5 Ways to Synchronise WordPress Uploads Across Environments

When building WordPress sites for clients I generally try to use different environments for development, testing and deployment to live. This means that there are three areas of the site that need to be synchronised across environments; the code, the database and any media uploads for the site.

Managing code deployments can be a smooth operation with the help of an IDE or deployments based on a Git repository. Keeping the database in sync is extremely easy with a plugin like WP Migrate DB Pro, which allows you to push or pull databases across environments. However, media uploads can prove more of a problem.

Consider this scenario. A site relies heavily on user uploaded images or other media and has been out in production for some time. Your client asks for some amendments that include front end design changes. You fire up the development site. At this point the code should be inline with production. However, the database will not be. So you use WP Migrate DB Pro to ‘pull’ the remote production database, which replaces the local database. You view your local site and you see a whole bunch of broken links to images that are in your live site’s wp-content/uploads/ folder but of course are not in the local site’s.

The solution? Well here are five different ways to solve this problem, with varying degrees of time, hassle and elegancy.

1. FTP

I have to admit I did this recently. It takes time and it is not the best option presented here, but it works. Using your favourite FTP client, connect to the live site and download the content’s of wp-content/uploads/ to your local install. Do not overwrite existing to save a bit of time. Then grab yourself a cup of tea as, depending on the site, this could take some time.

2. rsync

I was recently introduced to rsync to help copy only the missing images between environments. Wikipedia describes it well:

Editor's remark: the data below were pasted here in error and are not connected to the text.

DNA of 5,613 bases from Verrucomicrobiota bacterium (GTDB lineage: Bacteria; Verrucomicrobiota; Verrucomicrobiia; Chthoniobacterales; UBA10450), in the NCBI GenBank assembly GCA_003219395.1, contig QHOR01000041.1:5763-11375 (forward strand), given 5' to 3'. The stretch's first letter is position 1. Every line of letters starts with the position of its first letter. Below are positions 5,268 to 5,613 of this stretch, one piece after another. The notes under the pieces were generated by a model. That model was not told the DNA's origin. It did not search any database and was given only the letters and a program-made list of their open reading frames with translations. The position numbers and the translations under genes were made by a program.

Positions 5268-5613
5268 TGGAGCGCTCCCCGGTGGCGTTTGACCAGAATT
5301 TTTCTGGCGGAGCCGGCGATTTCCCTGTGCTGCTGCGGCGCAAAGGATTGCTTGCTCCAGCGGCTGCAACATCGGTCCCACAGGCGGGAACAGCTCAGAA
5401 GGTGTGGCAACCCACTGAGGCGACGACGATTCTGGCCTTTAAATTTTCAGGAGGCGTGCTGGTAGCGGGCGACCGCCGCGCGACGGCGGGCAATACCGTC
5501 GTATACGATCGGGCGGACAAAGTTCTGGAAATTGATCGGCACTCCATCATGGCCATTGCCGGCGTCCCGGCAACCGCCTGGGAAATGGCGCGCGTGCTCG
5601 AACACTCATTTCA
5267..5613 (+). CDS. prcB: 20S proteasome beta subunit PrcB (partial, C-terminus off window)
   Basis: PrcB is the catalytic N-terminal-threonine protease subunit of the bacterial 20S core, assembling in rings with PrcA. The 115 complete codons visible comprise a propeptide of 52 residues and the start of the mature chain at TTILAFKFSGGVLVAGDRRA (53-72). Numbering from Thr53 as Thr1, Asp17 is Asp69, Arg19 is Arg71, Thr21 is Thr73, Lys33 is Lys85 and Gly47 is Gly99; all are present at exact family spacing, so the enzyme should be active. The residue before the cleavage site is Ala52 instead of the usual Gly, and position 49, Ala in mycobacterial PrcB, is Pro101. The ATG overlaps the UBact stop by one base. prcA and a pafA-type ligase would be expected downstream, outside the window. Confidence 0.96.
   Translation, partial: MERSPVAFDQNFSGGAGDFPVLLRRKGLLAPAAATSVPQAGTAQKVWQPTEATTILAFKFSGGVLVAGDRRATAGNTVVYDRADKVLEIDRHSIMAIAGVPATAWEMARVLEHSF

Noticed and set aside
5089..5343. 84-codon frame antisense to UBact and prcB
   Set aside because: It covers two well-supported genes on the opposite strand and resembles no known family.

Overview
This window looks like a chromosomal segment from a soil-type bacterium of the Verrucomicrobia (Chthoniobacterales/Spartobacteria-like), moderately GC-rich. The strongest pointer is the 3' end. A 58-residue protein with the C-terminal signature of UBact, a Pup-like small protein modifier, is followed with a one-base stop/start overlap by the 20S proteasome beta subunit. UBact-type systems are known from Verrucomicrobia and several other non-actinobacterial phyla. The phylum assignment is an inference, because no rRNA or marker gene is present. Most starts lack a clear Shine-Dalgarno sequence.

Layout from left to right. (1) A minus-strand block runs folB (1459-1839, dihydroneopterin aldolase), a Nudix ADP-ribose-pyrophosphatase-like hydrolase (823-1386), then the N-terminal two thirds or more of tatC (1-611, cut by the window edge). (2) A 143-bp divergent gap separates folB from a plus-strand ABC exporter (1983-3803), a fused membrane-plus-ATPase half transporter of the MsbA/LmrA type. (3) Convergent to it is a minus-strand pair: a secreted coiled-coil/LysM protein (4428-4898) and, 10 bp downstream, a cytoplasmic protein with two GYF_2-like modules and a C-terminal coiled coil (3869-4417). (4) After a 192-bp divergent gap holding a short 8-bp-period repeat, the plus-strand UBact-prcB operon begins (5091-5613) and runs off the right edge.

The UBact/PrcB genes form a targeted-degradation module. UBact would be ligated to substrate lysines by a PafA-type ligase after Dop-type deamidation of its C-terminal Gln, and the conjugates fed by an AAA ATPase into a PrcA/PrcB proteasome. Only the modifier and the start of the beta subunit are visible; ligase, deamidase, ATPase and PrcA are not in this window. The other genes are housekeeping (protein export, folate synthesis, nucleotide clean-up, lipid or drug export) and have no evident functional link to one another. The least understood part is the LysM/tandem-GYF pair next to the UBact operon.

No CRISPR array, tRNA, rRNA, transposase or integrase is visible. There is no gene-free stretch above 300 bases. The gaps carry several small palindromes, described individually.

rsync is a utility software and network protocol for Unix-like systems (with a port to Microsoft Windows) that synchronizes files and directories from one location to another while minimizing data transfer by using delta encoding when appropriate.

rysnc needs to be run in the command line and connecting to your remote site needs to be with SSH.

First of all navigate to your local WordPress site:
cd wordpress-site

Move to your uploads folder:
cd wp-content/uploads

To perform the synchronisation (replacing the SSH credentials):
rsync -avz --rsh=ssh user@host:/path/to/site/wp-content/uploads/* .

rsync is a lot quicker as it uses an SSH connection and is a very powerful tool. Read more about the different options and configuration here.

3. Media Addon for Migrate DB Pro

WP Migrate DB Pro already does a great job of handling database migrations, but as of version 1.3 they introduced the Media Addon which:

In a nutshell, this update will allow you to pull down the media files from your remote WordPress installation into your local environment. To accomplish this we compare the attachment posts found within your remote database to the ones in your local database and only pull updated or missing media files.